In the passage from today’s Gospel, Jesus is confronted by the scribes and the Pharisees who brought a woman that had committed the sinful act of adultery. They claimed that those who commit adultery must be stoned according to the Law of Moses. However, Jesus said to the crowd that whoever is clean from committing no sins can be the first individual to throw a stone at her. No one had stepped up to pick up a stone, and Jesus himself chose not to stone her even though he was the only one worthy of throwing a stone at her. He righteously chose to not condemn her and instead to go out into the world not committing any sin anymore.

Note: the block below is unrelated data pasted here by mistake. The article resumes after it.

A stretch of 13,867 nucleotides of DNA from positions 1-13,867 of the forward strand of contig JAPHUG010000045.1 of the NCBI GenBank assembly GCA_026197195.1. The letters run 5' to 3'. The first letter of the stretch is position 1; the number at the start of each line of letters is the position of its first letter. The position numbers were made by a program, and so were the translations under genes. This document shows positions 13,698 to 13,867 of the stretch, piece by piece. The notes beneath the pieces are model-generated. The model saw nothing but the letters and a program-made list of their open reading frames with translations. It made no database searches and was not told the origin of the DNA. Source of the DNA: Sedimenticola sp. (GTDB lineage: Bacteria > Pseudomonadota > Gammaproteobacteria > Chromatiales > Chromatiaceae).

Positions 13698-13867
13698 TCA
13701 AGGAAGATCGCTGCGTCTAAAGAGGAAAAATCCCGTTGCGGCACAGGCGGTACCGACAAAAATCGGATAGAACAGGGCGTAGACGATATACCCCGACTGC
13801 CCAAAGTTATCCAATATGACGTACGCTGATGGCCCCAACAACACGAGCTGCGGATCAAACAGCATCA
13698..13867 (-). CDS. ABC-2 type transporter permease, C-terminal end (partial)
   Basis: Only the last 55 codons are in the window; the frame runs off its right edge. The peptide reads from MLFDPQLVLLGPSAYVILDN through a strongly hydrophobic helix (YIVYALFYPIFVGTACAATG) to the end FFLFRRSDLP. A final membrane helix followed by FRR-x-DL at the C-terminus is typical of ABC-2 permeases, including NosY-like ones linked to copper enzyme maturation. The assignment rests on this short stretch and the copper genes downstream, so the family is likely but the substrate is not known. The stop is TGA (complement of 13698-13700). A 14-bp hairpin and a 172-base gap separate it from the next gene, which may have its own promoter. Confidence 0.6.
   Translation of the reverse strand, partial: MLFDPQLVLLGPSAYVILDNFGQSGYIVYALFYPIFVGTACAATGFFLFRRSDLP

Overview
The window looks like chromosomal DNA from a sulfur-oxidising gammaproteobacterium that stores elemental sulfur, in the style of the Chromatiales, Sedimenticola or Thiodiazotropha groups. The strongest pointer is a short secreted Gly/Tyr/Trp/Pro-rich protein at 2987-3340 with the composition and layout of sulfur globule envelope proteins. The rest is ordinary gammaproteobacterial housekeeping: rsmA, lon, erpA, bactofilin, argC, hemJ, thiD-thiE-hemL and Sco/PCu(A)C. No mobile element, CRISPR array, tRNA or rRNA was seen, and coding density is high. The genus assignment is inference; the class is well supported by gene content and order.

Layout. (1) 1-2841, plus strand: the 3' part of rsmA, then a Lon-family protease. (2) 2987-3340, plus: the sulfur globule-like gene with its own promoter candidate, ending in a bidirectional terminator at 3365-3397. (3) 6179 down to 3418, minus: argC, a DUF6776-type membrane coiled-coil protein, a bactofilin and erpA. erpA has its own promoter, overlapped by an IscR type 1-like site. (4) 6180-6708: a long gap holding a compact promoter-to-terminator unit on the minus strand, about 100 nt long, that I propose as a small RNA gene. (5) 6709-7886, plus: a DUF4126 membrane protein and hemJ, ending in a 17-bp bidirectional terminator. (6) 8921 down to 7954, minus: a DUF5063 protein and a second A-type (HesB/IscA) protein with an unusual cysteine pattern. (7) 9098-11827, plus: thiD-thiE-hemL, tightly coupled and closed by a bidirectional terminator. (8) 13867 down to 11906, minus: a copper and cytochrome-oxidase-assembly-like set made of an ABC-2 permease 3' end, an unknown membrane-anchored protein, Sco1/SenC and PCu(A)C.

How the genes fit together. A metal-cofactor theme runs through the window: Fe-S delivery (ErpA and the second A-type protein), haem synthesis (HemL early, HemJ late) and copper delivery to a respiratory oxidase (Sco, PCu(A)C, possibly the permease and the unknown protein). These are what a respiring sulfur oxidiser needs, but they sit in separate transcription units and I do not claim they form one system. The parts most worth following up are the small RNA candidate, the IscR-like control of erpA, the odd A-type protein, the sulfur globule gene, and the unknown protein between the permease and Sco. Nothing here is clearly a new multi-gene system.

This passage relates to me in my life in many vulnerable ways. There are many times when I find myself judging others for mistakes they have committed thinking I am a better “overall” person when I am just as flawed as they are. I feel like calling them out as my first initial reaction is the right way to handle the situation, but it may not always be the right solution.
It is important for all of us as Catholics to realize that we are all human and we should not condemn others for their mistakes. If Jesus, who is perfect, can forgive and not oppress others for their sins, then I should be able to follow that example in my life as well. As people that follow God’s example, we should welcome those who feel unworthy and have made bad mistakes by showering them with God’s love and empathy.
According to the words of Abigail Van Buren, she states that “a church is a hospital of sinners, not a museum of saints.” We should be able to live out that statement just as Jesus did in this passage.